Staff Thesis 253 views
Becoming a profession: crafting professional identities in public relations / Cara, Reed
Swansea University Author: Cara, Reed
Since its beginnings in the WWI propaganda machine, public relations (PR)has had a murky image as the influential force at the sidelines of powerful groups in society. Despite this shadowy existence, the predominant professional body for PR, the Chartered Institute of Public Relations (CIPR)has look...
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Since its beginnings in the WWI propaganda machine, public relations (PR)has had a murky image as the influential force at the sidelines of powerful groups in society. Despite this shadowy existence, the predominant professional body for PR, the Chartered Institute of Public Relations (CIPR)has looked to professionalise the industry. This research explores how these tensions and ontradictions play out in the construction of professional identities by examining the on-going construction, contestation and attempted closure of a professional body within a wider web of power relations, and its relationship and resonance with those practicing PR. Utilising a combination of interviews, participant observation and document analysis, the thesis argues that discourses circulating in texts generated by the CIPR constructs the subject position of the PR professional as someone who is committed to continual development and learning through the professional body’s credentialised resources. Nevertheless, this professional subject position isn’t always salient in practitioners’ identity work where the majority of ractitioners draw on alternative discourses that centre on their level of experience and access to powerful networks. The dominant subject position that PR practitioners construct in their identity work is that of shapeshifter: someone who continually adapts their performance of identity with different audiences in order to do their job. This indicates that the CIPR needs to consider how its professional subject position can reflect practitioners’ experience of their work as centring on relationships and adaptation to different contexts. As such, this research contributes to the literature on identities and knowledge work by highlighting the importance of the shapeshifter identity whilst also providing a more nuanced appreciation of how ambiguity operates in knowledge workers’ identity construction. It also contributes to the sociology of the professions by demonstrating that closure and credentialism are not the most salient discourses for the modern professional.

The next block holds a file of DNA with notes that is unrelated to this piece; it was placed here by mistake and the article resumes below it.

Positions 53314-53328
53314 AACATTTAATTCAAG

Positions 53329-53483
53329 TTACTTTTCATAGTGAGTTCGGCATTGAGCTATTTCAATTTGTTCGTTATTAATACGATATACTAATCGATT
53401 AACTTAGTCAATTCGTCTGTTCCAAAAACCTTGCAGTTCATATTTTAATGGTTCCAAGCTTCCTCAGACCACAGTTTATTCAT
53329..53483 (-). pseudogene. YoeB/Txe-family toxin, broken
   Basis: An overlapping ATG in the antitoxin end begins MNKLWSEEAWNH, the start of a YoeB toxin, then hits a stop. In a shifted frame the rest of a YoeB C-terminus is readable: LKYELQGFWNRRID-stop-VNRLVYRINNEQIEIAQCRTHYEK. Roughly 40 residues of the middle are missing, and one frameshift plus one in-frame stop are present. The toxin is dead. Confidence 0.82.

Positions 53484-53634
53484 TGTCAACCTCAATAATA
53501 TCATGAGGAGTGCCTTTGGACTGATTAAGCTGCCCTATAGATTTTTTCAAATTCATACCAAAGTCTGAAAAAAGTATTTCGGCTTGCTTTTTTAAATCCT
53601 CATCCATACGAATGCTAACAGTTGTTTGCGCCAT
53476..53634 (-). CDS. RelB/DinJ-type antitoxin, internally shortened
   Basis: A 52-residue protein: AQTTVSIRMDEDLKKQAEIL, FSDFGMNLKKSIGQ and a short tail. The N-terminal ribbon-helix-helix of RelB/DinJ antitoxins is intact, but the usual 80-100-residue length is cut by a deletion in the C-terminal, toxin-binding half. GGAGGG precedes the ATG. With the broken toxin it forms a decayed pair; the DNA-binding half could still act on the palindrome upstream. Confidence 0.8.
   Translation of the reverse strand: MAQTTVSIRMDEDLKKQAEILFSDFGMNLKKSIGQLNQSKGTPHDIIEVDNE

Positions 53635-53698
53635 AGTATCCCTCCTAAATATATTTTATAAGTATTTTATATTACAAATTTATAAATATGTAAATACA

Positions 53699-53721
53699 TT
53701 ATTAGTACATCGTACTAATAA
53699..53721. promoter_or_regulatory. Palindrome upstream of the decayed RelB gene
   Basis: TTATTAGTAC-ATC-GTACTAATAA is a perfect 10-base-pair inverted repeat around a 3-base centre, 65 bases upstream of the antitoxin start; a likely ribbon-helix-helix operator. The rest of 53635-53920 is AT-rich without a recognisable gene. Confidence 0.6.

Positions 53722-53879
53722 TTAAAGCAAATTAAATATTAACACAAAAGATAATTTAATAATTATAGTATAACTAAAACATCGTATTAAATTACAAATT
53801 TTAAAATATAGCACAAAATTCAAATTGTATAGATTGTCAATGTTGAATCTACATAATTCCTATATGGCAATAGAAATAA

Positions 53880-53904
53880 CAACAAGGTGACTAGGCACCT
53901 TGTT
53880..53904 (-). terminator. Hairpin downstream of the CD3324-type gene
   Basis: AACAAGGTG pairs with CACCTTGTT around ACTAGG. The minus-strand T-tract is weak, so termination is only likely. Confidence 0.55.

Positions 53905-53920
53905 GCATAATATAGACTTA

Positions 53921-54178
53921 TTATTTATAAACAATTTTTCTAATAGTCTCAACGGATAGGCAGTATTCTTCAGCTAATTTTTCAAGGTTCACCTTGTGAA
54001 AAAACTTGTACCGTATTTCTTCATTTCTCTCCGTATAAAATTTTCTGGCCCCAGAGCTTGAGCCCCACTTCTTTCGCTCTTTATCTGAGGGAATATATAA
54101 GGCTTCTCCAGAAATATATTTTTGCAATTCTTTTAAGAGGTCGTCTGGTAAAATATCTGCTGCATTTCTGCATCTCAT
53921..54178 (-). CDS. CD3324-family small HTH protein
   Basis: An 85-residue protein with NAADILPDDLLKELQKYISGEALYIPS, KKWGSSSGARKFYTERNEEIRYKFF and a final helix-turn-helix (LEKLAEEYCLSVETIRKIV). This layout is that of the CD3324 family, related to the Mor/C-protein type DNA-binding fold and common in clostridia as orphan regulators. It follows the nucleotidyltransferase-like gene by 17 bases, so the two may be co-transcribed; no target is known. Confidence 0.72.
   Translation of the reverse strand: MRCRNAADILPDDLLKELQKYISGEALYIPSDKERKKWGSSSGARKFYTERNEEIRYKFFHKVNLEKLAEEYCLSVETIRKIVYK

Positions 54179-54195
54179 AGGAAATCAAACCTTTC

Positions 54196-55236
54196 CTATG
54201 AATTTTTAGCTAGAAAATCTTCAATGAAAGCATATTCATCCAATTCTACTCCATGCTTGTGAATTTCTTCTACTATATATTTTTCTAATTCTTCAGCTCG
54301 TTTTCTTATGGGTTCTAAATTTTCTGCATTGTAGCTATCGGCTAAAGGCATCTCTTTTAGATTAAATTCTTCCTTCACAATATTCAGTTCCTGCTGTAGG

identities, profession, knowledge work, becoming, PR
School of Management